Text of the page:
I just finished a research project on “green engineering.” I interviewed pioneering “lead users” who have been designing new approaches to solving tough environmental problems using affordable, easy-to-deploy sensors and holistic feedback systems. I learned from a Malaysian mechanical engineer how he was able to monitor and control commercial air conditioning systems in the tropics to reduce his clients’ energy consumption by 30%. I learned from a PhD chemist and a controls engineer how they were able to design a zero emissions hydrogen-powered switching locomotive from commercially-available components and to develop a complex control system to keep it running safely. And I followed the story of a group of 24 biologists, engineers, and computer scientists as they teamed across two continents to model and monitor an unusually salty chain of lakes in Argentina.
What struck me as I completed this project (which was a “green engineering” white paper for National Instruments) was that the approaches these engineers and scientists are taking to address specific issues while saving our planet may be relevant for other kinds of businesses as well.
Developing Virtual Models of Real Phenomena
I’m reminded of a riveting airplane conversation I had almost 20 years ago with my colleague David Marshak (long before he left us to join IBM). At the time, we were both interested in the structured email application that Fernando Flores offered through his company, Action Technologies. What intrigued us both was the idea that one could instrument email conversations and actually “see” from a bird’s eye view what the conversations and actions that people were committing to and taking. We riffed from that idea to the notion that perhaps in the future, we’d be able to “see” the flows of information and business events moving through our businesses and across business boundaries. If one could visualize the business in real time, we thought, then one could also create a series of “what if” scenarios about other business models that might work better, run simulations and then switch over to a better model.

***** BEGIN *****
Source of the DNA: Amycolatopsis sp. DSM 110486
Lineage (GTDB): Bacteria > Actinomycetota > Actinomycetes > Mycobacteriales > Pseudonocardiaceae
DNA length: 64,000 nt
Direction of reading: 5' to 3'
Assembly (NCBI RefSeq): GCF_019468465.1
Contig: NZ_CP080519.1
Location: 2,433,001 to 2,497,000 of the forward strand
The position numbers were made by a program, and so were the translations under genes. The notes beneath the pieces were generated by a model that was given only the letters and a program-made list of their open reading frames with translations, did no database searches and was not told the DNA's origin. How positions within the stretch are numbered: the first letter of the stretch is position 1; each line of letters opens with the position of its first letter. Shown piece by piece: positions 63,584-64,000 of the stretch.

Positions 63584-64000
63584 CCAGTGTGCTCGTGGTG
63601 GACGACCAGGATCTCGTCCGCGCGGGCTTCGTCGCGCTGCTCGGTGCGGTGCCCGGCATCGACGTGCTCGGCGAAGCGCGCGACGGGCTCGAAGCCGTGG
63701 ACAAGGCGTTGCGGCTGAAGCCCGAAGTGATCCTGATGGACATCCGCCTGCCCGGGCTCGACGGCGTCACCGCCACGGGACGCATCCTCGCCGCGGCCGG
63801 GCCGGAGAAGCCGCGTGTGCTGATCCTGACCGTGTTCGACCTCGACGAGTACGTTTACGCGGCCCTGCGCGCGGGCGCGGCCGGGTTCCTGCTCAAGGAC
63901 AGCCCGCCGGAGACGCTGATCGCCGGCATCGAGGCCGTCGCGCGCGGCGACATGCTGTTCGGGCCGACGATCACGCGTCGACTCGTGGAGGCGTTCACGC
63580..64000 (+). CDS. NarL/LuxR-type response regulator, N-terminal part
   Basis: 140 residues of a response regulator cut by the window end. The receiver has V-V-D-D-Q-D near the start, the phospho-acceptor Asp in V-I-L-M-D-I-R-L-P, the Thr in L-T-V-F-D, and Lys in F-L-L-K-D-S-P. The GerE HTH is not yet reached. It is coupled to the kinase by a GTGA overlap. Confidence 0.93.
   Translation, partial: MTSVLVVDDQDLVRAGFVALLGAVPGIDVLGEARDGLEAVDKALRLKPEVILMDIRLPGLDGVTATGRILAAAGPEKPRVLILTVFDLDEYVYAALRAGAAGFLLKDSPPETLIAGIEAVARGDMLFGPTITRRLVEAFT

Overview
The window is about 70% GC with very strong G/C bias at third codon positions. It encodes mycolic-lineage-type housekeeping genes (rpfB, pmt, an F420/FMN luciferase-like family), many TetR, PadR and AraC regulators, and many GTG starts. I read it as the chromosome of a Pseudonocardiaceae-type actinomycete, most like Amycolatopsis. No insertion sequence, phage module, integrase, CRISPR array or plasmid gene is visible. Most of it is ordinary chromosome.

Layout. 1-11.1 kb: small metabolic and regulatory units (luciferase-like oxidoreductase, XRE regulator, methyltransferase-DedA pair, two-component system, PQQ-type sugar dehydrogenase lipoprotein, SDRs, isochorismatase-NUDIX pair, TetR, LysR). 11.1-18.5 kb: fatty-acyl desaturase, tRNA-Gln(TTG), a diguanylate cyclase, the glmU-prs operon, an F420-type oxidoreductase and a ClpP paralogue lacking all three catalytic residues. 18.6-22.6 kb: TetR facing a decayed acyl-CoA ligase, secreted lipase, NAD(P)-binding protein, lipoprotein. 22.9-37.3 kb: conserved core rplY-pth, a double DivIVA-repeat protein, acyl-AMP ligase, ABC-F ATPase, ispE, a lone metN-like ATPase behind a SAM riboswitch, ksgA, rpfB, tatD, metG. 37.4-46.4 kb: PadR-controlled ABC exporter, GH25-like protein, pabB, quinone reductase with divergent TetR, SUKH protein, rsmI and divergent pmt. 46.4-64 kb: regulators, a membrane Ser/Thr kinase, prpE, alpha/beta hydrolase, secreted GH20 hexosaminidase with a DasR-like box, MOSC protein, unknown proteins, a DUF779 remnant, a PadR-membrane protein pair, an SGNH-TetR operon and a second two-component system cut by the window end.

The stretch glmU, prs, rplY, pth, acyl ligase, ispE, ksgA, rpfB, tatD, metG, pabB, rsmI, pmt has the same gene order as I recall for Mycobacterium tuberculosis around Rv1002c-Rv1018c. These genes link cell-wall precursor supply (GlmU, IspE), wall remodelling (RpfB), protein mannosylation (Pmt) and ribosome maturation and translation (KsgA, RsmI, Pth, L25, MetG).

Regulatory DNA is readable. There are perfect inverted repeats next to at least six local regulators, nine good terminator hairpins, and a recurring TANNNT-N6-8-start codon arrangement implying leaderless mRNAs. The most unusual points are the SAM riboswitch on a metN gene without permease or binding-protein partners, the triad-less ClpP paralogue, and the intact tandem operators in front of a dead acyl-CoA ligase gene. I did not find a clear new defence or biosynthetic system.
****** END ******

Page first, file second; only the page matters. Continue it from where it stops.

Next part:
In the ensuing years, a number of my more advanced clients and colleagues have shown me examples of this kind of thinking in practice. For example over a decade ago, Tom Morgan, then CTO of Brooklyn Union Gas, demonstrated a simulation he was running in which he could both visualize and monitor the business transactions that were flowing through his object-oriented customer care system. He then was able to create some “what if” scenarios and see the impact of those on the business. What if we were to guarantee that we would arrive for a service call within a two-hour time frame that customers specified? Would we be able to do it? What would be the impact on our processes? On customers’ satisfaction? By running simulations of his business based on the real-world physical events that were being captured and logged, he was able to optimize customer service processes.
Tom Morgan has long been a proponent of creating abstract models of the physical world. He points out that there’s a big difference between creating an abstract model of an abstraction—a set of ideas and concepts—and creating a model of an actual set of real-time events and process flows and then abstracting from that real-world model to something you can understand and manipulate.
So I enjoyed learning about what’s possible with today’s embedded and distributed sensors and the software that enables you to convert analog signals into digital data, process multiple streams of data in parallel, and create complex models of real-world phenomena. And, of course, given the reality of global warming, green engineering is becoming more compelling to all of us.